The first rule about “Fight Club” is that it’s almost a great movie.
The second rule about “Fight Club” is that it’s almost a great movie.
Only almost a great movie, though, because sandwiched in between two stellar acts is a painfully flat segment of riotous proportions. It makes you want to answer “David Fincher” when asked if you could fight any person, living or dead, who would it be (other answers include “Shatner” and “Gandhi” — personally, I would have picked Richard Simmons)?
But, oh, those bookends, those bookends. Galvanizingly energetic, belligerent to the extreme in attacking popular culture as embodied by that bastion of MTV series furnishings, Ikea, Jack’s (Edward Norton) deliciously matter-of-fact voiceovers guide us through a world he begins to see through the eyes of his new pal, Tyler Durden (Brad Pitt).
Tyler himself is a Virgil to Jack’s bewildered Dante, taking the mild-mannered, white- collar Jack and introducing him into a world of mayhem. Tyler appears early on as mere flashes on the screen. He is visible in literally one frame of the 24 per second that a film’s regular speed is clocked at, so brief that if you blink you will miss him. And then he springs forth full-grown from Jack’s tale, sitting next to insomniac Jack on an airplane, playfully jibing, "Do I give you the ass or the crotch?” when getting up to leave.
After he moves in with Tyler, ass or crotch is the paradox that Jack finds himself faced with as Tyler drags him deeper into a life of normality-rocking crime and punishment. Does Jack say no, demand that Tyler return to his day job pissing in the soup tureen at a local hotel? Or does he give in, give up and “hit bottom,” as Tyler implores him do? Neither are particularly pretty prospects, but one is a lot more fun to play with than the other. Jack makes his decision, and the line between reality and fantasy, between who is in charge and who is making the choices, grows progressively more blurry.
But there’s much more to “Fight Club” than the homoerotic dance of violence enacted the shirtless, snarling men of fight club sweating under the dingy lights of a dank basement. There is an entire ideology of organized chaos at work here. Tyler and Jack create an army of well-oiled, angry men, plotting to use them to tear down the very structures that our society relies on for order.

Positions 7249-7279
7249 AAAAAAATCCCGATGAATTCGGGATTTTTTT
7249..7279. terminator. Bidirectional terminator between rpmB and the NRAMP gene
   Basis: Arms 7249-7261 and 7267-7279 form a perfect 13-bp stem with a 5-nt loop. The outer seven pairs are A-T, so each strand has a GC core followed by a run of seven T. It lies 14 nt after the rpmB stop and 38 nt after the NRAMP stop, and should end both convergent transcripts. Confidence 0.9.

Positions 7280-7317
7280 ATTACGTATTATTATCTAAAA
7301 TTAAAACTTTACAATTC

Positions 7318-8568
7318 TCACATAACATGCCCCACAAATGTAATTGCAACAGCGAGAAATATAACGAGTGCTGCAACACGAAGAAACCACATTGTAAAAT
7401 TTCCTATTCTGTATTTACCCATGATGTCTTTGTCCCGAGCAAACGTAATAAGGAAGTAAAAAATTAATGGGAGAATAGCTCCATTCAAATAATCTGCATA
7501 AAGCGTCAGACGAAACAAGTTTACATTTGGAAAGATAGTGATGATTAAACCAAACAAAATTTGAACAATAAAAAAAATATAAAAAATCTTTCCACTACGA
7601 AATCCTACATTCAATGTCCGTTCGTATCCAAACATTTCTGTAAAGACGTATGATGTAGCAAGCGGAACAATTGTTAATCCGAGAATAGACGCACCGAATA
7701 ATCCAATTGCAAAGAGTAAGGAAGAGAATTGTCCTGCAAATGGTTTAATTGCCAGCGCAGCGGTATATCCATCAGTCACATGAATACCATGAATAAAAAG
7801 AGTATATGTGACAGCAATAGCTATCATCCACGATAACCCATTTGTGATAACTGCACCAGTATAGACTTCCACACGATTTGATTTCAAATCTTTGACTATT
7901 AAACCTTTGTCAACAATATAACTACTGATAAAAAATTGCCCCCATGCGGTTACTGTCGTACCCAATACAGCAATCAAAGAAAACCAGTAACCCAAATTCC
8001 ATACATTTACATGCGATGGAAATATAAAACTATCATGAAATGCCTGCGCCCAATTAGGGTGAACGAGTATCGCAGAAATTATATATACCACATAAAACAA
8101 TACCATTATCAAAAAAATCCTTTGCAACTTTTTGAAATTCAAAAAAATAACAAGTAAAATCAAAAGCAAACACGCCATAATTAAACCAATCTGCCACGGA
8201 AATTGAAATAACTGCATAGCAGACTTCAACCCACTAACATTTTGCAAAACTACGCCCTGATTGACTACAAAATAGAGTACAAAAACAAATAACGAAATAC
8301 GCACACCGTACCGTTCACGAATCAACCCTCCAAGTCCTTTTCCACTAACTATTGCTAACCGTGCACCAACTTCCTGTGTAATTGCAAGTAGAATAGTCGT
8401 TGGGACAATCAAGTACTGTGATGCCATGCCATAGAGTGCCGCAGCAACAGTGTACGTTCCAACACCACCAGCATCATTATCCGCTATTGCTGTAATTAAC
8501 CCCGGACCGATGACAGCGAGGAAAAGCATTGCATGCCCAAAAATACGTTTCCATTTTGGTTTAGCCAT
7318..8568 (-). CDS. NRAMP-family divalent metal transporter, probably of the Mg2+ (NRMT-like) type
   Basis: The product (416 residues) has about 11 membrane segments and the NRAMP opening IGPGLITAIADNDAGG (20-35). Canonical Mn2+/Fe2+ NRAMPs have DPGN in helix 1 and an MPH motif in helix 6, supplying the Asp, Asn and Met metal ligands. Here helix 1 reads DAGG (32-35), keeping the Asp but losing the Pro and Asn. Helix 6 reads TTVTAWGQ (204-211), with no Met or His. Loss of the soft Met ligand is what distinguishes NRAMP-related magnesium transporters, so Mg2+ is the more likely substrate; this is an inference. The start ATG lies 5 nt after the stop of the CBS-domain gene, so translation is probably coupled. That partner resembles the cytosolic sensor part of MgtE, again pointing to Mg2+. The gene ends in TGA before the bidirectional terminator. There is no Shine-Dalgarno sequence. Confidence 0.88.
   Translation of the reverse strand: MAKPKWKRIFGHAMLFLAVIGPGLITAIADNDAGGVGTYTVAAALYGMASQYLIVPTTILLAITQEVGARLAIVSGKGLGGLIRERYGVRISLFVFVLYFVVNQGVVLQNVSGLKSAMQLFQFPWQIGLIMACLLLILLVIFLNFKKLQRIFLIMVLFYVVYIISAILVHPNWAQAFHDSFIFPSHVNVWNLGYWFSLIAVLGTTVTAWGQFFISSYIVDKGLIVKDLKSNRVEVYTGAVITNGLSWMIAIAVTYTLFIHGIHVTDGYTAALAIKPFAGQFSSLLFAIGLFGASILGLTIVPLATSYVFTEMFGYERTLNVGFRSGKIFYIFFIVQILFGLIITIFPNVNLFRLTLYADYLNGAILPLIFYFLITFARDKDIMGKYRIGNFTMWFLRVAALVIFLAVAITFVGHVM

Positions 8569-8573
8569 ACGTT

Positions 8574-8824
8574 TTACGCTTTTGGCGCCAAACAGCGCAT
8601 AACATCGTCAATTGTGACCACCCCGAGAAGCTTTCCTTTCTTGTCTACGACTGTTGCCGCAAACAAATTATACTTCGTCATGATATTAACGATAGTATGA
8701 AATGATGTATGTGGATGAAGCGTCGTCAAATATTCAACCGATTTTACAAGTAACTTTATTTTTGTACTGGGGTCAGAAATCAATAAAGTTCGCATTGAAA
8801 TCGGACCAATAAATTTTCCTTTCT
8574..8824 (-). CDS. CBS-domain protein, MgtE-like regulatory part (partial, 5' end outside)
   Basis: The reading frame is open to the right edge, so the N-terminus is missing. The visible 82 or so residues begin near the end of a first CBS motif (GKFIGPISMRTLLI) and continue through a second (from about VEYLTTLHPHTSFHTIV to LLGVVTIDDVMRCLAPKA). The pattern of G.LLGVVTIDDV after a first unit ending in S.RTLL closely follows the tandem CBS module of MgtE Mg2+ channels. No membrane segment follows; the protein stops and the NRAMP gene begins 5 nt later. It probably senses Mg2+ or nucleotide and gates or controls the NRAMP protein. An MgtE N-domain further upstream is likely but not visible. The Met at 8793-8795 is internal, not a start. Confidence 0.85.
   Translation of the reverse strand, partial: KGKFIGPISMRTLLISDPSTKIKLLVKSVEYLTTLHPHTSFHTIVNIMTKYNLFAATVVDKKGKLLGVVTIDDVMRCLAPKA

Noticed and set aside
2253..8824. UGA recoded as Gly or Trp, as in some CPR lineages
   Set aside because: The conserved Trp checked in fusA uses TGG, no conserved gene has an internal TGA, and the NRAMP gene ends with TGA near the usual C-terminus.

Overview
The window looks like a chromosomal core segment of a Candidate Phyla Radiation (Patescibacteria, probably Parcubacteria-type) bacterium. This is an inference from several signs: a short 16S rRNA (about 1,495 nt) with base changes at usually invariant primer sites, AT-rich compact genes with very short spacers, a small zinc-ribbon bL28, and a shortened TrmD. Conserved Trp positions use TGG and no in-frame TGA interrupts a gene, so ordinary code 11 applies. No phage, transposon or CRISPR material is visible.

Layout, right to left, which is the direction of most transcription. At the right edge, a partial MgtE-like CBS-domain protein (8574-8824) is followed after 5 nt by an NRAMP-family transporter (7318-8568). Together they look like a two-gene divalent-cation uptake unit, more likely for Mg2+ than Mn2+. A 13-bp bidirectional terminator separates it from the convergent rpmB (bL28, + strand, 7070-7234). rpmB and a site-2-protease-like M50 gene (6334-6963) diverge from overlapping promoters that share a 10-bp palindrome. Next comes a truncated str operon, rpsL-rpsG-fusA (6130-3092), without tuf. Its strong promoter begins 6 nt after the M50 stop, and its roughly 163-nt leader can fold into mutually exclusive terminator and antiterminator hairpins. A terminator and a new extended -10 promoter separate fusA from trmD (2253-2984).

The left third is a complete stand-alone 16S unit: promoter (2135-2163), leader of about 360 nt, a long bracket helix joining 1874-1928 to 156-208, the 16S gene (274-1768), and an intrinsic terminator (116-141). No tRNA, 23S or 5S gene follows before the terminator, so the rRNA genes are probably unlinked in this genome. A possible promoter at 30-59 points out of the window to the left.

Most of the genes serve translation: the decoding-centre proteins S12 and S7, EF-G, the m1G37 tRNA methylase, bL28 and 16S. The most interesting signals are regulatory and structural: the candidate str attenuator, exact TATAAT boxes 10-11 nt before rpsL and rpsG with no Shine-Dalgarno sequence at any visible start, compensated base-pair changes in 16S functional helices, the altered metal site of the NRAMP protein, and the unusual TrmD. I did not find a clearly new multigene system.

This destruction is a fantastic concept. Unfortunately for “Fight Club,” there is a huge chunk of story that is devoted to the creation of a military machine that has no hierarchy of command. We watch as Tyler turns the house into a barracks for his army. We watch as the men of fight club are turned into nameless, chorusing “space monkeys.” We watch and wish the film would continue with its original intensity and build to something amazing. Ultimately, it does, but not soon enough.
In the midst of all these men is a solitary woman. Jack meets Marla (Helena Bonham Carter) at one of his survivor groups that he uses as a sedative against his insomnia. He immediately despises her, for in Marla he senses much of himself — she is a “faker,” just like him. Soon enough, Marla phones him and Tyler takes the call. Four used condoms later, Jack’s hatred for Marla — and jealousy for Tyler — has taken what seems to be irrevocable root. The sounds of vigorous fucking shake the very foundation of the house, but he does nothing to stop them. Again, Jack is powerless — maybe he can’t do anything to stop them. Can’t. Not won’t.
Norton establishes himself for the umpteenth time as this generation’s foremost spokesperson. He consistently transcends his material (“American History X”) even when his surroundings live up to his talent. Bonham Carter affects a pitch-perfect American accent and looks alternately irresistible and like death warmed over. Pitt breaks out the psychotic affectation he previously delivered in “12 Monkeys,” which is not a criticism; it’s just that he pales in comparison to his more accomplished co-stars.
Director Fincher, whose previous efforts include “Se7en” and “The Game,” proves again what we’ve known all along about him: That he is a visual filmmaker of infinite proportions and singular vision. Like “The Game,” “Fight Club” features a protagonist trapped in a world that spins out of control until at the final moment he finds a place to grab onto.
And like Fincher’s other films, “Fight Club”’s slackness in the middle segment does not matter all that much. It is enough to just sit back and watch “Fight Club,” really look at it. It would be easy to simply absorb the frames of the film before us rather than concern ourselves with the plot, with the dialogue. Fincher’s inspired eye creates vistas of dark mechanization, of lightning fast, fluid camera movement and inventiveness such as the single-frame Tyler.
“Fight Club” presents another world inside of the one we inhabit. Not everyone is going to want to visit that place. It’s hard to get out once it’s begun. But to give yourself over to the giddy delight of losing all hope — of gaining freedom, freedom from the daily grind, from the droning boss, from the regularly scheduled doses of societal bullshit — is an achievement. It’s one that Tyler aids Jack in finding. The world needs a Tyler Durden every now and again. The question is: what do we do when we’ve got him?